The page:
Jesus of Nazareth – the King of the Jews.

He knew what they’d say.

“No, no, no! You can’t write that! He’s not our king. He claimed to be king. Change the sign. Change the sign!”

“What I have written, I have written.”

Pilate may not have understood much of what was happening, but he knew there was more to this story then a simple trial. He knew this man Jesus had aroused something deep inside of the religious establishment – fear, hatred, or both. He had heard the stories of miracles and healings. He knew that many loved this man and thought he had come from God himself. He knew that somehow, this man represented something bigger than just another day at the office of the governor– a sign that something else, or someone else, was controlling the events coming down in Jerusalem that day. Yes, even Pilate knew that Jesus was a sign of something else.

This will be a sign to you; you will find a baby wrapped in cloths and lying in a manger. (Luke 2:12)

This child is destined to cause the rising and falling of many in Israel, and to be a sign that will be spoken against, so that the thoughts of many hearts will be revealed. (Luke 2:34)

You know how to interpret the appearance of the sky, but you cannot interpret the signs of the times. (Matthew 16:3)

Tell us, when will these things happen? And what will be a sign that they are about to be fulfilled? (Mark 13:4)

Pilate knew something was happening over which he had little say, and so he let the sign stand, despite the pleas of the angry mob. “What I have written, I have written.”

So it was no accident that what happened next served to confirm the sign.

“When the soldiers crucified Jesus, they took his clothes, dividing them into four shares, one for each of them, with the undergarment remaining. 'Let’s not tear it,' they said to one another. Let’s decide by lot who will get it. This happened that the Scripture might be fulfilled among them:

'They divided my garments among them and cast lots for my clothing.' ”

The Scripture being fulfilled is Psalm 22, the great poem predicting the means of the death of Israel’s Messiah. It is the same poem that spoke of crucifixion before crucifixion had been invented, that spoke of abandonment by God, of thirst like torture on the tongue, of the piercing of hands and feet, of a side pierced by a spear, of blood and water poured out, of mocking and insults, and yes, of clothing being bartered over like a pathetic flea market on the backstreets of a middle-eastern ghetto.

As the soldiers affirm the prophecy with their actions, the sign hangs over them, speaking louder and louder.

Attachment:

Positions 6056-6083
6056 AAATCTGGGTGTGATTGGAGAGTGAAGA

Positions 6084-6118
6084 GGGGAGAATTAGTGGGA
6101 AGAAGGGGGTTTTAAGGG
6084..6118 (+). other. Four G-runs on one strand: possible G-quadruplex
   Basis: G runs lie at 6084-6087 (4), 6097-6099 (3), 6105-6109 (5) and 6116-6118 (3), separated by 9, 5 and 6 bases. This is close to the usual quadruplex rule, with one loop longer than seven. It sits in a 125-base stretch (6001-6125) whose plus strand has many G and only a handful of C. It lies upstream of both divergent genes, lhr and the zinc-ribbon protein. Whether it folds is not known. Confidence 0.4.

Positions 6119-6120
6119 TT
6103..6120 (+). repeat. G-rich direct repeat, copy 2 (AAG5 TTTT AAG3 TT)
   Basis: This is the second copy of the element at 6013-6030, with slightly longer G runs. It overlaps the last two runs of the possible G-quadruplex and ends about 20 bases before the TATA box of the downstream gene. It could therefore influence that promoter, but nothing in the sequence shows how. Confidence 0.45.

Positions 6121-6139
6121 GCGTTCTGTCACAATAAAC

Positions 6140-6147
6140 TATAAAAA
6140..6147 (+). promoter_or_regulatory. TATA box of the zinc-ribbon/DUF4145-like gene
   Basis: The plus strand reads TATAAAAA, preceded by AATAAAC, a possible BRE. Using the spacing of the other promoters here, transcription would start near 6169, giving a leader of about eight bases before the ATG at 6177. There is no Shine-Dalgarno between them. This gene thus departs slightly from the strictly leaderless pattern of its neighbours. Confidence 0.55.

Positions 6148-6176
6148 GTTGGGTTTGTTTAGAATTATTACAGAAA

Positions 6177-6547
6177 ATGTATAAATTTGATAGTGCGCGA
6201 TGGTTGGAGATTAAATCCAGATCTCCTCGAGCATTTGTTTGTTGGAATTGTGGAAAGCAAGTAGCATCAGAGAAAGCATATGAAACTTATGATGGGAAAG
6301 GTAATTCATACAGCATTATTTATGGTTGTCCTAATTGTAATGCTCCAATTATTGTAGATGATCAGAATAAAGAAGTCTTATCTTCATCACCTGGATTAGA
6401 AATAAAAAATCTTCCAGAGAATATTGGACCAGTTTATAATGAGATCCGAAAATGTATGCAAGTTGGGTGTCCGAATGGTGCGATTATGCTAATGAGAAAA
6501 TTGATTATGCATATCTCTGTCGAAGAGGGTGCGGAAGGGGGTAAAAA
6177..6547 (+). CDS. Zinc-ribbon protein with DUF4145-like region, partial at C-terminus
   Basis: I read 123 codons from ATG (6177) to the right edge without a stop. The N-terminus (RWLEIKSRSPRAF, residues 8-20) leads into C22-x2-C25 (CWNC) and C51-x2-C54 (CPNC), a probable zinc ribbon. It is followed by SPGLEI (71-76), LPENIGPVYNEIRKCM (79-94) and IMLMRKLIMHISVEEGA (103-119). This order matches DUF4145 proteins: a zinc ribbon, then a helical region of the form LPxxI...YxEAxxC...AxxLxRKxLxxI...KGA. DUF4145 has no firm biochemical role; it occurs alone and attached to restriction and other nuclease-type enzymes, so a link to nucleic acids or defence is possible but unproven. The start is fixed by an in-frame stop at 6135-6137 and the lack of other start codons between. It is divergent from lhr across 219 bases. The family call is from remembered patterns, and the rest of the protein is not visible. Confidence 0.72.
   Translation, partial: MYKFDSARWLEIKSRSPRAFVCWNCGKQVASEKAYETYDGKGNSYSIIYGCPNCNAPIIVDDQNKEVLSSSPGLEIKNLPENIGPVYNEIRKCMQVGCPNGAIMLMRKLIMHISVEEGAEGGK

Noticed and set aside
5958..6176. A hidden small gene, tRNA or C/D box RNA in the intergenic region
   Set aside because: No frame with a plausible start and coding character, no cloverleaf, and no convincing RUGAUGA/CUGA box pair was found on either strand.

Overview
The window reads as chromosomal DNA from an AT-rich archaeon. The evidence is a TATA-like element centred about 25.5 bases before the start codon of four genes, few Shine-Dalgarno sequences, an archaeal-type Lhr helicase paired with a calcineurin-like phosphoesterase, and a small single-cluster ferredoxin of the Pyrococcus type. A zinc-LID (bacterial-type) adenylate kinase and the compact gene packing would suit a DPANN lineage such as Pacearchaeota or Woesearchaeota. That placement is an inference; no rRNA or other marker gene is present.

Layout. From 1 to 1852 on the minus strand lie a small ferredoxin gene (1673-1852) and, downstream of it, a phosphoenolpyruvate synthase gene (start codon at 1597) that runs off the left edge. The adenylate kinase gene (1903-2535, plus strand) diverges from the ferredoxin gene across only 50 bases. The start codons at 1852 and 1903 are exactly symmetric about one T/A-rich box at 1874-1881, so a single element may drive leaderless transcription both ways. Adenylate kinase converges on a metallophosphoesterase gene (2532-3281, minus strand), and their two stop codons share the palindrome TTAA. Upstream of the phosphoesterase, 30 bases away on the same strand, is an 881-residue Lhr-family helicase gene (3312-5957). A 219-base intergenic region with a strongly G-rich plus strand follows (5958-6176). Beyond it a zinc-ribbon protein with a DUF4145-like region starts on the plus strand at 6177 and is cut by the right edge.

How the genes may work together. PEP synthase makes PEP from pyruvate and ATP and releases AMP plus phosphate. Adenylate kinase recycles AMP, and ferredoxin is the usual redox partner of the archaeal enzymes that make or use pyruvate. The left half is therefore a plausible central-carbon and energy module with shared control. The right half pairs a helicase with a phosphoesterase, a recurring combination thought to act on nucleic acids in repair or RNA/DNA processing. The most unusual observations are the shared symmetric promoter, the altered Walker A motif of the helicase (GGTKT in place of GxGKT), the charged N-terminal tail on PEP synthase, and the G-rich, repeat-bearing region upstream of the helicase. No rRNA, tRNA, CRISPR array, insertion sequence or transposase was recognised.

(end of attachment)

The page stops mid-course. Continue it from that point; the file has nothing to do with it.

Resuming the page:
Jesus of Nazareth, the king of the Jews.

Sometimes a sign is just a sign. And sometimes a sign is more than a sign. Sometimes it holds potential meaning, proposes a series of events, not only informs, but strongly suggests, or even demands action.

What I have written, I have written, says Pilate.

And says God.

Wednesday, February 8, 2012

Hoping She Goes M.I.A.

So apparently this past Sunday night, M.I.A. flipped me off. Dressed like a castoff from an old Bangles video, and performing a classy routine during Madonna's halftime show at the Super Bowl, M.I.A. thought it necessary to give me the finger.

I missed it. I was at a big Super Bowl party at church, and had gathered all the kids in another room for halftime so I could show off my mad skills at Just Dance. You might say I was putting on my own halftime show. I have moves like Jagger. I was having so much fun dancing with my wife and the gang at the party that I got a little sweaty and had to take off my shirt. But I had a t-shirt on underneath, just in case you were concerned about a wardrobe malfunction.

So I wasn't aware of M.I.A.'s anger towards me until Monday morning.

Honestly, I had never even heard of M.I.A. before. All I knew of her was the picture I saw online, dressed like King Tut, flipping me the finger. Something stuck in my memory banks though. I swear I saw the headpiece she was wearing in a photo shoot in National Geographic, and that finger looked vaguely familiar too. A rear view mirror on Route 270, perhaps? I'm not sure. Anyway, I couldn't place her face, so I did an internet search. It turns out she's not a P.O.W. or even M.I.A. Instead, she's a British rap "artist" known for her "performance." She's also in a relationship with the lead singer from D.O.A., with whom she was seen exhibiting P.D.A. while trying to get through T.S.A. at D.I.A. None of that explains why she was mad at S.H.A. (that's me).

I guess I'll just be left wondering, though not for long. I mean, with talent like hers, who needs shock value? Since I didn't even know she existed, I won't miss her. She'll disappear back into her tomb until Brendan Fraser finds her, embalmed with her middle finger extended. By then she'll be ready to do the Super Bowl show again with the equally-embalmed Madonna. Maybe I can dance with them? Don't worry--I'll keep my shirt on.